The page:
Thursday, April 23, 2009


In the process of planning the syllabus for my next PhD course on "Scientific Data-Collection", to be offered for the third time in Spring 2009, I have realized how fragmented the education of statisticians is, especially when considering the applied courses. The applied part of a typical degree in statistics will include a course in Design of Experiments, one on Surveys and Sampling, one on Computing with the latest statistical software (currently R), perhaps a Quality Control, and of course the usual Regression, Multivariate Analysis and other modeling courses. 

Because there is usually very little overlap between the courses (perhaps the terms "sigma" and "p-value" are repeated across them), or sometimes extreme overlap (we learned ANOVA both in a "Regression and ANOVA" course, and again in "Design of Experiments"). I initially conceptually compartmentalized courses into separate entities. Each had its own terminology and point of view. It took me a while to even get the difference between the "probability" part and the "statistics" part in the "Intro to probability and statistics" course. I can be cynical and attribute the mishmash to the diverse backgrounds of the faculty, but I suppose it is more due to "historical reasons".

After a while, to make better sense of my overall profession, I was able to cluster the courses into the broader "statistical models", "math and prob background", "computing", etc.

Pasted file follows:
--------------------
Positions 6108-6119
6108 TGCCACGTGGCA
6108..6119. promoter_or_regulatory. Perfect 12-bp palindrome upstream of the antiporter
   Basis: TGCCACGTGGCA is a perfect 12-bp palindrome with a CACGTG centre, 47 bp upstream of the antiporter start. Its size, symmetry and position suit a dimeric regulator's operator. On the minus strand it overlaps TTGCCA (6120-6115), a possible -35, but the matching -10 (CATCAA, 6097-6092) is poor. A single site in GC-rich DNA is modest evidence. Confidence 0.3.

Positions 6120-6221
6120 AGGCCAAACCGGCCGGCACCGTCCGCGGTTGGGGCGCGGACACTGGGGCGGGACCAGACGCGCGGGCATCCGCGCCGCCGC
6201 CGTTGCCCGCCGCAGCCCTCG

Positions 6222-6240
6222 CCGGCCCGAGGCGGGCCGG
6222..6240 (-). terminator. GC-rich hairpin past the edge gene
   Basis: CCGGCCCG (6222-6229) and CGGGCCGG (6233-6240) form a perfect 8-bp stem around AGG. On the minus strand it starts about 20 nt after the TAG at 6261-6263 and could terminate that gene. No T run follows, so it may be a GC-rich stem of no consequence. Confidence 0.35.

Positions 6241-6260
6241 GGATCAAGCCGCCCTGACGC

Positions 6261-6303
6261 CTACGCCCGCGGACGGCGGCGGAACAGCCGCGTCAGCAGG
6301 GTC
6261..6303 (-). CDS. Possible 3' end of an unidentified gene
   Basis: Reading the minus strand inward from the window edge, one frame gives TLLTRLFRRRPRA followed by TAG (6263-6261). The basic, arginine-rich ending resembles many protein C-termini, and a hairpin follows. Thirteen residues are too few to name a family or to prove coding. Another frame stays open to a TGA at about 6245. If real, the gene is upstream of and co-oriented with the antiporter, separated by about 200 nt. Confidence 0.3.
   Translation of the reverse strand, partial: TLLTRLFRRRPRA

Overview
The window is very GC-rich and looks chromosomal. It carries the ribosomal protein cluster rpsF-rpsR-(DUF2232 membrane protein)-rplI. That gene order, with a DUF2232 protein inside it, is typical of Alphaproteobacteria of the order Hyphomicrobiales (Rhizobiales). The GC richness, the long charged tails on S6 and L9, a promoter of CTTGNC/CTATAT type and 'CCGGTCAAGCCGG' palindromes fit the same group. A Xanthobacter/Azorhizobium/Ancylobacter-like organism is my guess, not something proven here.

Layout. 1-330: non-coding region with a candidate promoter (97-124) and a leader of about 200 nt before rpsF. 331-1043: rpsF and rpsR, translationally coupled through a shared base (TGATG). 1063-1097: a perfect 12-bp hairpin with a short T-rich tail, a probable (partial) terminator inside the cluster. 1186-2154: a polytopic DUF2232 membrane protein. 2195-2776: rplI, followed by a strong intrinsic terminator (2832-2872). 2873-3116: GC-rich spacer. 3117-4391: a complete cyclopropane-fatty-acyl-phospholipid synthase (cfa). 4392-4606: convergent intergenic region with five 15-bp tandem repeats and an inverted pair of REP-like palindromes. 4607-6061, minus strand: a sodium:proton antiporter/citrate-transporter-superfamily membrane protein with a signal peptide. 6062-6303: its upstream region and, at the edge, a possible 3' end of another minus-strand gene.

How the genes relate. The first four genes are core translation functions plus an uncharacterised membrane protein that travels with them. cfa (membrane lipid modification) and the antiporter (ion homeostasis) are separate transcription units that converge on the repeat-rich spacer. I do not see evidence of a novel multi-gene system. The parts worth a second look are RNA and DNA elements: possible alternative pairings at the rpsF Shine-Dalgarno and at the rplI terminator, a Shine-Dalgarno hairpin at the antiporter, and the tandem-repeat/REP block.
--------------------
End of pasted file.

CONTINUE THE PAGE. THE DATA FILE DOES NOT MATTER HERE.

But truthfully, this too is very unsatisfactory. It's a very limited view of the "statistical purpose" of the tools, taking the phrases off the textbooks used in each subject.

For my Scientific Data-Collection course, where students come from wide range of business disciplines, I cover three main data collection methods (all within an Internet environment): Web collection (crawling, API, etc.), online surveys, and online/lab experiments. In a statistics curriculum you would never find such a combo. You won't even find a statistics textbook that covers all three topics. So why did we bind them? Because these are the main tools that researchers use today to gather data!

For each of the three topics we discuss how to design effective data collection schemes and tools. In additional to statistical considerations (guaranteeing that the collected data will be adequate for answering the reserach question of interest), and resource constraints (time, money, etc.), there are two additional aspects: ethical and technological. These are extremely important and are must-knows for any hands-on researcher.

Thinking of the non-statistical aspects of data collection has lead me to a broader and more conceptual view of the statistics profession. I like David Hand's definition of statistics as a technology (rather than a science). It means that we should think about our different methods as technologies within a context. Rather than thinking of our knowledge as a toolkit (with a hammer, screwdriver, and a few other tools), we should generalize across the different methods in terms of their use by non-statisticians. How and when do psychologists use surveys? experiments? regression models? T-tests? [Or are they compartmentalizing those according to the courses that they studied from Statistics faculty?] How are chemical engineers collecting, analyzing, and evaluating their data?